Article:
The Perils of Using the Internet for Surveys

James T. Berger headshot

James T. Berger
Senior Marketing Writer

Published July 1, 2007

As one who is involved in trademark infringement litigation surveys, I have discovered the Internet as a means of probing the marketplace to learn if consumers are confused about various products or services.

There are a number of ways to find this information. The most often used ways – other than the Internet – are mall intercept surveys and telephone surveys. Both have advantages and disadvantages.

Mall intercept surveys work best for consumer package goods and other branded products. This method allows for highly comprehensive screening. Costs are manageable and depending on the length of the survey, respondents can be recruited for a incentive fee as low as $5.00 per interview. Consumers can be shown actual photos, photos of actual products and a shopping environment can be simulated.

Mall intercept research takes place in certain shopping malls where research centers are located. Respondents are screened and recruited from the mall and brought into the research center where they are asked the survey questions.

Telephone surveys require no incentive. Depending on the screening mechanism, the incidence rate – the number of interviews per attempt – can be low and this raises the costs. Telephone surveys do not allow for any visual cues and thus trade dress (i.e. appearance of the product) is virtually impossible to ascertain via telephone. Since the telephone book is they key source for names and numbers, the possibilities are virtually unlimited.

The Internet, in theory, combines the best of both worlds. Internet surveys not only permit the asking of verbal questions and recording verbatim answers, they also permit transmission of visual images such as products, labels, logos and packaging. Internet technology also permits sound transmission. Transmission costs are minimal with an e-mail blast of 5,000 names costing about $800 or $160 per thousand. (Typical mall costs are $30-$40 per interview). Unfortunately, there is no telephone book for e-mail addresses, and in order to use this medium you have to hook into a vendor that has large opt-in consumer panel data bases. By using opt-in panels, you will bypass all the SPAM filers and anti-SPAM on-line watchdogs. Moreover, you have an instant, real-time tabulation process and, if you offer an incentive, you can request the names, addresses and phone numbers of respondents thus greatly facilitating the validation process. (Validation is a procedure when an independent research organization calls a sample of those who completed the interviews and verifies that they recall taking the survey.)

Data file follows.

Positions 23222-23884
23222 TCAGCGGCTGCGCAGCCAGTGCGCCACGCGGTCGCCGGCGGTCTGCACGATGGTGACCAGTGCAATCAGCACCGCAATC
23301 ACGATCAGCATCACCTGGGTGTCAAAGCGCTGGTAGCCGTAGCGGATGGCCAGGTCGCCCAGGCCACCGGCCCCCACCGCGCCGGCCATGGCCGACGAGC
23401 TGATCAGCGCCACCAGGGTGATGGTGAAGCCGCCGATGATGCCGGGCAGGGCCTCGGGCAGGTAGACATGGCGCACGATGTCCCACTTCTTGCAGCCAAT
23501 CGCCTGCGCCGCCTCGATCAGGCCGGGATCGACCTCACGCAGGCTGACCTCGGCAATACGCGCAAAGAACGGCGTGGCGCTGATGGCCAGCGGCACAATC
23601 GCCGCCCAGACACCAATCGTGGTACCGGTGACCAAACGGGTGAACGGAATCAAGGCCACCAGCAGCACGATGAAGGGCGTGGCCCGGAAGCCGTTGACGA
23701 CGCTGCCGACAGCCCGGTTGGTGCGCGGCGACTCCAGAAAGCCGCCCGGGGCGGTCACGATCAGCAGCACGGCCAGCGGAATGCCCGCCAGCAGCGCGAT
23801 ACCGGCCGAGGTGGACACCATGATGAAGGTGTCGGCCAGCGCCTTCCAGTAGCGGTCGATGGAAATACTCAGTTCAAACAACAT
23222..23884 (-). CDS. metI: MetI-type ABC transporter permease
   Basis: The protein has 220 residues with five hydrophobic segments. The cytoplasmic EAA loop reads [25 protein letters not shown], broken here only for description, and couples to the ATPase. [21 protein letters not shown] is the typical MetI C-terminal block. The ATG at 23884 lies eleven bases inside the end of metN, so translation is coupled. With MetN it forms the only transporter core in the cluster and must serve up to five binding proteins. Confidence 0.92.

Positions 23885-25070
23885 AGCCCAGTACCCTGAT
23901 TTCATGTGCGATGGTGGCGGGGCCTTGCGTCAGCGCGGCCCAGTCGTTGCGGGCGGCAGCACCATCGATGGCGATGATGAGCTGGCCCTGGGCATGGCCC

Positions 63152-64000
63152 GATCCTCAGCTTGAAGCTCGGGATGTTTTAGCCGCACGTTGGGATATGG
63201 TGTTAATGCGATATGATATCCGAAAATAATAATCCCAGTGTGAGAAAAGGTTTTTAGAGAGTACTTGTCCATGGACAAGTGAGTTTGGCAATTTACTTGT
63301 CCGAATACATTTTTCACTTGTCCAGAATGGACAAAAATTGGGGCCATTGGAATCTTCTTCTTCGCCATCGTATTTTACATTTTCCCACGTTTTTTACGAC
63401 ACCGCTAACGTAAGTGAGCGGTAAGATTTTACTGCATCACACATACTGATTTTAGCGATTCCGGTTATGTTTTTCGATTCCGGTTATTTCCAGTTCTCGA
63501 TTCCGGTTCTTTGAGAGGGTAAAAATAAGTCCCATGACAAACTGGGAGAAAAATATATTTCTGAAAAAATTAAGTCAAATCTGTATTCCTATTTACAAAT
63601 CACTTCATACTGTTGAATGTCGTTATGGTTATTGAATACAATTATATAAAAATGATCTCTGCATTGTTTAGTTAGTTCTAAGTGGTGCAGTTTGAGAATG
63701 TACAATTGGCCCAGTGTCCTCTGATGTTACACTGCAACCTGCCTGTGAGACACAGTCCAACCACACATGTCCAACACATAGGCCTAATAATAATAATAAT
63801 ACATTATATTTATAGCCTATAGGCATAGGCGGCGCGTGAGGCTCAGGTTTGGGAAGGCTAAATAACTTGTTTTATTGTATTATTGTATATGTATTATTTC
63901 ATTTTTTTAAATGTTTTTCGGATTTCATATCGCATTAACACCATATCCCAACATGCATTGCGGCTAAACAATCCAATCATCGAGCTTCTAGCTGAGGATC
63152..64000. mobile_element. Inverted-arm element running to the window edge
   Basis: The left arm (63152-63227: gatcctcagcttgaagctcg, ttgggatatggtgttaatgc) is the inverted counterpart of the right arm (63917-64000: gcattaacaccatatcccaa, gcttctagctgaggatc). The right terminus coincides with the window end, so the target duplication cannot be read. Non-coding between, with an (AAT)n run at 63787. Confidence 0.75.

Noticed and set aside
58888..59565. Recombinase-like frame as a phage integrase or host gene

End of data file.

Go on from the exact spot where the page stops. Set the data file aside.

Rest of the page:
However, Internet surveys are fraught with peril. For one thing, response rates are abysmal. InfoUSA, a leading consumer panel name provider, reports the average consumer Internet survey produces a click-through rate of 0.5 to 1 percent and your average business-to-business survey produces a click-through rate of 0.5 to 2%. Also incentives are required. (Click through is the percentage of people who get the survey, open it and complete it.) Getting a sufficient number of responses is a pure “numbers game” based on the your response rate. If your response rate is 2 percent and you need 200 completed interviews, you will have to send out 10,000 e-mails out to obtain a valid number of responses. If your click-through rate is 1 % it will require 20,000 e-mails.

Bouce-back rates are another problem. Consumers are fickle, they move and change e-mail address. Typical bounce rates for consumer e-mail surveys is 10 to 35 percent and typical bounce-back rates for Business-to-Business e-mail surveys are 2-8 percent.

A far bigger problem is the respondents versus no non-respondents dilemma. This requires some kind of back-up or verification to make sure the non-respondents feel the same way as the respondents. Mall intercept is probably the most effective way to back-up a consumer study. Telephone won’t work if there is a visual element.

As any researcher will attest, there is no such thing as either the perfect survey or a totally useless one. Each method has its pluses and minuses. The key is to know and understand the limitations before you embark on the research effort.

So, there are pluses and minuses to this and every other survey instrument, the key is to understand limitations before one embarks on any market research effort.

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About The Author

James T. Berger headshot
James T. Berger, Senior Marketing Writer of The Wiglaf Journal, through his Northbrook-based firm, James T. Berger/Market Strategies, offers a broad range of marketing communications, research and strategic planning consulting services. In addition, he provides expert services to intellectual property attorneys in the area of trademark infringement litigation. An adjunct professor of marketing at Roosevelt University, he previously has taught at Northwestern University, DePaul University, University of Illinois at Chicago and The Lake Forest Graduate School of Management. He holds degrees from the University of Michigan (BA), Northwestern University (MS) and the University of Chicago (MBA). Berger is an often-published free lance business writer who has developed more than 100 published articles in the last eight years. For more information, visit or telephone him at (847) 328-9633.